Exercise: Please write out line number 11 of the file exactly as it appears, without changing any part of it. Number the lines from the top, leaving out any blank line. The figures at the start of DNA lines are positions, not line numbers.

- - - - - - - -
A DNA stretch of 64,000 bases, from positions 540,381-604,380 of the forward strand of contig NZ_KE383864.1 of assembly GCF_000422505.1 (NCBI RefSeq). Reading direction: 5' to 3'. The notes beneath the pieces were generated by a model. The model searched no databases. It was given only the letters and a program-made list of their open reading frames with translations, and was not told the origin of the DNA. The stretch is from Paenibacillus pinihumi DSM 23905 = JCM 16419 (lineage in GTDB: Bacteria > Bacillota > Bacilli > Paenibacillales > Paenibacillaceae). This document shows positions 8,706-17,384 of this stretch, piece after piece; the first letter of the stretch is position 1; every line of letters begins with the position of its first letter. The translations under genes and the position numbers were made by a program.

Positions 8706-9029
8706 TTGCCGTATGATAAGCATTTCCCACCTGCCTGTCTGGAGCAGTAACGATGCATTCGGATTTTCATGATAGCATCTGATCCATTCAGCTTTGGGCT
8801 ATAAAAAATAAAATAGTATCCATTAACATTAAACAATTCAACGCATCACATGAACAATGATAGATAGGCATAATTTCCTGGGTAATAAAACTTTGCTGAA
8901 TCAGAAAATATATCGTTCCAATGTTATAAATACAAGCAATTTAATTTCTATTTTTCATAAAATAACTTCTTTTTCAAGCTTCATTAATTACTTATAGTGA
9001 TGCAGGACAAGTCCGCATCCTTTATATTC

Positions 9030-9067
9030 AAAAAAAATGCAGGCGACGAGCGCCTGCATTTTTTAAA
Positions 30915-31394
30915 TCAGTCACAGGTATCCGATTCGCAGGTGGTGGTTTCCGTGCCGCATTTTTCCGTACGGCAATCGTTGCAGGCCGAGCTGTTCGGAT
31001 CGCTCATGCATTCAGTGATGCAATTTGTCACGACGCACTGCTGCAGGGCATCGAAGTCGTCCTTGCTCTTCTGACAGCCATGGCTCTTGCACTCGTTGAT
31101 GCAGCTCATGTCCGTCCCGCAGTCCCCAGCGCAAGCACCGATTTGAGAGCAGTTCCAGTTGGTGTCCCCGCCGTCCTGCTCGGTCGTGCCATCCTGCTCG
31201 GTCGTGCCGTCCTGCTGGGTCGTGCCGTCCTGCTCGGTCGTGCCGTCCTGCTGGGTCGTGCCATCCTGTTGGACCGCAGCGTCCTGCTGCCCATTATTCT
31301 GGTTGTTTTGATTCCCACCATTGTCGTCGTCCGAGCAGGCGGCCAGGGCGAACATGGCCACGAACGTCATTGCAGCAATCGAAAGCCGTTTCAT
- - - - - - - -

31001 CGCTCATGCATTCAGTGATGCAATTTGTCACGACGCACTGCTGCAGGGCATCGAAGTCGTCCTTGCTCTTCTGACAGCCATGGCTCTTGCACTCGTTGAT